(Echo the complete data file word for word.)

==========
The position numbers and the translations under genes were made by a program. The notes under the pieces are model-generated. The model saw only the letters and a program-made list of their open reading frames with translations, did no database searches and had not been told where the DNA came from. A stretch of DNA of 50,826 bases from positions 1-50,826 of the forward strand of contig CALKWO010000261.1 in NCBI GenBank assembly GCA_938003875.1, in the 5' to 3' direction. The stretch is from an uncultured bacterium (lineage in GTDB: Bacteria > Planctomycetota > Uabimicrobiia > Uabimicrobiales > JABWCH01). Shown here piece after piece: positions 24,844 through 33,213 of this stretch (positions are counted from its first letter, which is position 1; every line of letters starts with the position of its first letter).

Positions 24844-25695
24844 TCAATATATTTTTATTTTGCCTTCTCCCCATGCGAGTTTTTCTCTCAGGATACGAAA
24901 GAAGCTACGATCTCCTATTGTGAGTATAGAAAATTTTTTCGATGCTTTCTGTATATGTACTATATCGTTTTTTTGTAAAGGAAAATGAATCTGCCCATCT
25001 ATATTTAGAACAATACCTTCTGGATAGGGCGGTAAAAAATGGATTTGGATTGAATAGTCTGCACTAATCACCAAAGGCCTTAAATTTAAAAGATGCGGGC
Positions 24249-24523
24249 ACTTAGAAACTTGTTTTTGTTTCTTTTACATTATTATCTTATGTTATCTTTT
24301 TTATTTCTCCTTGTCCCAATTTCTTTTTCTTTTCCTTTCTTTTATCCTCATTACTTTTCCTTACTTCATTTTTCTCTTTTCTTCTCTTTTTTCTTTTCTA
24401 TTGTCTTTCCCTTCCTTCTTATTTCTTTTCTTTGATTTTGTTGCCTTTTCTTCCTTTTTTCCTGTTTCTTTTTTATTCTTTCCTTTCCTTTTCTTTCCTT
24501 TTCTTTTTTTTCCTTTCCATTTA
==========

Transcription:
The position numbers and the translations under genes were made by a program. The notes under the pieces are model-generated. The model saw only the letters and a program-made list of their open reading frames with translations, did no database searches and had not been told where the DNA came from. A stretch of DNA of 50,826 bases from positions 1-50,826 of the forward strand of contig CALKWO010000261.1 in NCBI GenBank assembly GCA_938003875.1, in the 5' to 3' direction. The stretch is from an uncultured bacterium (lineage in GTDB: Bacteria > Planctomycetota > Uabimicrobiia > Uabimicrobiales > JABWCH01). Shown here piece after piece: positions 24,844 through 33,213 of this stretch (positions are counted from its first letter, which is position 1; every line of letters starts with the position of its first letter).

Positions 24844-25695
24844 TCAATATATTTTTATTTTGCCTTCTCCCCATGCGAGTTTTTCTCTCAGGATACGAAA
24901 GAAGCTACGATCTCCTATTGTGAGTATAGAAAATTTTTTCGATGCTTTCTGTATATGTACTATATCGTTTTTTTGTAAAGGAAAATGAATCTGCCCATCT
25001 ATATTTAGAACAATACCTTCTGGATAGGGCGGTAAAAAATGGATTTGGATTGAATAGTCTGCACTAATCACCAAAGGCCTTAAATTTAAAAGATGCGGGC
Positions 24249-24523
24249 ACTTAGAAACTTGTTTTTGTTTCTTTTACATTATTATCTTATGTTATCTTTT
24301 TTATTTCTCCTTGTCCCAATTTCTTTTTCTTTTCCTTTCTTTTATCCTCATTACTTTTCCTTACTTCATTTTTCTCTTTTCTTCTCTTTTTTCTTTTCTA
24401 TTGTCTTTCCCTTCCTTCTTATTTCTTTTCTTTGATTTTGTTGCCTTTTCTTCCTTTTTTCCTGTTTCTTTTTTATTCTTTCCTTTCCTTTTCTTTCCTT
24501 TTCTTTTTTTTCCTTTCCATTTA